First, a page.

9 Other Statistical Concerns

Chris Bailey, PhD, CSCS, RSCC

This chapter will introduce some specific issues we might run into on a somewhat regular basis in quantitative analysis. If we can spot them, we can avoid making mistakes because of them. Some of these issues will be introduced below along with examples. You may also be able to recall specific experiences in your own lives where you’ve observed these.

Chapter Learning Objectives

  • Introduce several statistical and bias related concerns that may influence quantitative analysis

Selection Bias

This will be discussed again with sampling for surveys and questionnaires, but this issue can hurt us in any study where a sample is used to generalize some result to an entire population. We won’t often be able to test an entire population, so we should test a random sample in hopes that the results will be representative of the overall population. We should always question whether or not our sample is truly random and if it is a good representation of our population.

One of the best examples of doing this incorrectly comes from car insurance commercials and their marketing that often say customers saved some percentage or a certain amount of money by switching to their company. As a potential customer this may sound like a good deal, but think it through. They are not saying that their prices are some percentage less than their competitors at all. They are saying that their customers saved money when they switched. Why would someone switch companies? Because they saved money. What type of person would not switch companies? The one who doesn’t save any money or have any financial incentive to do so. But they are not asking that person. They are only asking their customers, who switched and more than likely had some financial incentive to do so. Since they are using a sample that does not represent the entire population, this is a selection bias issue. A more appropriate statement would be that “we had to drop our prices by x% in order to get customers.” However, I’m not sure that would be approved by a marketing department.

Let’s consider an example that is more relatable to kinesiology. Imagine you are testing a new piece of aerobic training equipment and you have a sample of 60 sedentary individuals. You randomly assign 30 to the experimental group and 30 to the control group. Both groups go through cardiovascular fitness testing pre and post protocol. The experimental group trains on the new device and the control group goes home and doesn’t change anything about their lifestyle. The experimental group improves their cardiovascular fitness level to a large extent and the control group remains the same as when they started. The study concludes that everyone interested in enhancing their cardiovascular fitness level should begin utilizing this piece of equipment.

Do you see any issues with this study or its conclusion? You should. Since the sample only included sedentary individuals, the results can only be generalized to other sedentary individuals. We don’t know anything about how this device would work with individuals of a higher fitness level. You should always be cautious of studies that show improvements on previously untrained individuals, because nearly every type of training will work on populations that don’t train regularly. Doing something is better than doing nothing.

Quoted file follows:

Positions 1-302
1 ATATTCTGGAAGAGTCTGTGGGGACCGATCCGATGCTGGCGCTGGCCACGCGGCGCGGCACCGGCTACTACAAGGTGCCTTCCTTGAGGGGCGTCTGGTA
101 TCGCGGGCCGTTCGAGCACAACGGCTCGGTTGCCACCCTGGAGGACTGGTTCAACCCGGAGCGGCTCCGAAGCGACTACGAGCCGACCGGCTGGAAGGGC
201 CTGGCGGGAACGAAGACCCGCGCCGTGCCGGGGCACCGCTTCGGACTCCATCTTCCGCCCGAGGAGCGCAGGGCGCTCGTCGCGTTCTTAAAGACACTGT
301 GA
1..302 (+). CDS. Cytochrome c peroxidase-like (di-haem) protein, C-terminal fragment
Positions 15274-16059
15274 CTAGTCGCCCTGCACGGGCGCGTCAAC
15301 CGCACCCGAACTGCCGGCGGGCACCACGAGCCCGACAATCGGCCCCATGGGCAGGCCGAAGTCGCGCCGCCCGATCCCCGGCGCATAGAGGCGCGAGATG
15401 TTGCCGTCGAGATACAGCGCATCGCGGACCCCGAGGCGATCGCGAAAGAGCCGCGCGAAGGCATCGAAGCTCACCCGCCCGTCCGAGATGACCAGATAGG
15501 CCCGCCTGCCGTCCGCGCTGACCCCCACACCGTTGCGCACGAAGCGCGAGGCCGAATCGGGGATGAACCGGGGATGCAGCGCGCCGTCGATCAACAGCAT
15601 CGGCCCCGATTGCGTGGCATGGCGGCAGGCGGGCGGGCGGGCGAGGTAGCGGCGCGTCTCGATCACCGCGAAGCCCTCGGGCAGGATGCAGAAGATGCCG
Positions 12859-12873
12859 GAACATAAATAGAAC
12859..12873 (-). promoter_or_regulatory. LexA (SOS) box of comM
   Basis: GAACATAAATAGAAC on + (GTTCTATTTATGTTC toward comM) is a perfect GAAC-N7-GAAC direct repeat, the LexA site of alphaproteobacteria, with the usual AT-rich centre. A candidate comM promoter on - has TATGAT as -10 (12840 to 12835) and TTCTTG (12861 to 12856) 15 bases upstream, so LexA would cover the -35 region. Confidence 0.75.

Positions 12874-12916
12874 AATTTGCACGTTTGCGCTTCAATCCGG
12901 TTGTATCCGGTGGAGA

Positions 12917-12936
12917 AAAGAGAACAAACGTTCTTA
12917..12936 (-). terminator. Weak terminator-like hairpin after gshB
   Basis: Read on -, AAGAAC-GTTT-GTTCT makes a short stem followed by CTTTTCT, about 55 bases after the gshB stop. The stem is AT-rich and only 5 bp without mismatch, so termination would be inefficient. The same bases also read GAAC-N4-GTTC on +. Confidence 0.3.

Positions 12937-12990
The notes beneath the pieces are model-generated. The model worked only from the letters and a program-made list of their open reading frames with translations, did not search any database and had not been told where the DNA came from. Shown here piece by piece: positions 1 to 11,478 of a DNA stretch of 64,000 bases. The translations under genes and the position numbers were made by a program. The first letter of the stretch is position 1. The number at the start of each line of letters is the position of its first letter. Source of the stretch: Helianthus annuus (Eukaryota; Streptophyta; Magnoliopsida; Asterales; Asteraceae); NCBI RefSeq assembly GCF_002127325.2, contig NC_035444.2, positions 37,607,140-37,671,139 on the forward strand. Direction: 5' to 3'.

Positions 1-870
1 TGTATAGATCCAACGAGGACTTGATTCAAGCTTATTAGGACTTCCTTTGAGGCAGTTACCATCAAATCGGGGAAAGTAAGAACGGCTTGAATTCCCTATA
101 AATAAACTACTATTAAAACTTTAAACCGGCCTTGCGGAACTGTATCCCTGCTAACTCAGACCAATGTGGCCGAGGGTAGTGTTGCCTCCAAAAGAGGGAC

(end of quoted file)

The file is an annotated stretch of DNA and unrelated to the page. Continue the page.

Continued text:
Multiple Comparisons

We briefly discussed this topic before. The more statistical analyses (comparisons or correlations) we run, the more likely we are to find something by random chance. If we thought we found a difference when it was actually just a random chance occurrence, we would be making a type I error.

You may remember the example I gave before where I would be swinging a hammer at your cell phone while blindfolded. Since the table it was sitting on was decent sized, there was a low chance I would hit it initially but given more chances the statistical probability that I’d hit it would increase with each new swing.

We can reduce this risk in two main ways. First, we limit the number of statistical analyses we run. There are a lot of different ways we can test our data, but if it isn’t directly related to our specific question or hypothesis, we should avoid running more tests.

Sometimes we can’t avoid running many tests. For example, maybe we have 5 variables to test or maybe we collected data on 5 different occasions. We won’t be able to avoid running any less than 5 comparisons here, but the risk of type I error increases with each additional test. The 2nd option is to make the p values cutoffs for statistical significance more conservative. This means they would be smaller and therefore harder to achieve. There are many methods to do this, but we will highlight two very common ones. The first is a Bonferroni p value adjustment. This method divides your initial p value cutoff for statistical significance by the number of analyses run.[1] For example, if our initial p value cutoff was 0.05 and we ran 5 independent samples t tests, we would divide 0.05 by 5 and our new p value to achieve statistical significance would be 0.01. You can see how this decreases the likelihood of a type I error by making the initial p value for statistical significance smaller. Unfortunately, it also makes it harder to find something statistically significant. Another option is the Holm-Bonferroni sequential adjustment. The way it works is by dividing your initial p value cutoff by 2 after each statistically significant finding.[2] So if we follow our same example, our initial p value for statistical significance would be 0.05. Let’s say we find something statistically significant in our first t test. Now we must divide 0.05 by 2 and the next p value must be 0.025 or lower to be statistically significant. If we find something again, we would divide again. You can see how this one is less strict initially, but becomes more strict if you keep finding statistical significance.